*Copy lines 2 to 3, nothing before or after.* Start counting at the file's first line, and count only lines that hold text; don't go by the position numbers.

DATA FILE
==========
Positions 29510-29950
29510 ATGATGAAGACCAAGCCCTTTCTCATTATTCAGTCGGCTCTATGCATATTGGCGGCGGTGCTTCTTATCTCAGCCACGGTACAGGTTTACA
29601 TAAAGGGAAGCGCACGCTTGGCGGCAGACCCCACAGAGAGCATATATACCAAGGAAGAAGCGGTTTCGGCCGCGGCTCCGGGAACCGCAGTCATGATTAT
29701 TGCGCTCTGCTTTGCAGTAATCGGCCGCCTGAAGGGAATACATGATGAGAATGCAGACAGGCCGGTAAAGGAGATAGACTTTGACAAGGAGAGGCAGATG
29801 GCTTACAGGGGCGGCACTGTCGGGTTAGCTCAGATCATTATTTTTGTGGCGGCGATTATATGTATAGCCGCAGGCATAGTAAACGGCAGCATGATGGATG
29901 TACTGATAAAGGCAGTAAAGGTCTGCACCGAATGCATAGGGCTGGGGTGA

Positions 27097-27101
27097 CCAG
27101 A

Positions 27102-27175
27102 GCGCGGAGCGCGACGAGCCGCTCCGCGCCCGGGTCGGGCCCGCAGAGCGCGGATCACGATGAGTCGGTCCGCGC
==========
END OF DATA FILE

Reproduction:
29510 ATGATGAAGACCAAGCCCTTTCTCATTATTCAGTCGGCTCTATGCATATTGGCGGCGGTGCTTCTTATCTCAGCCACGGTACAGGTTTACA
29601 TAAAGGGAAGCGCACGCTTGGCGGCAGACCCCACAGAGAGCATATATACCAAGGAAGAAGCGGTTTCGGCCGCGGCTCCGGGAACCGCAGTCATGATTAT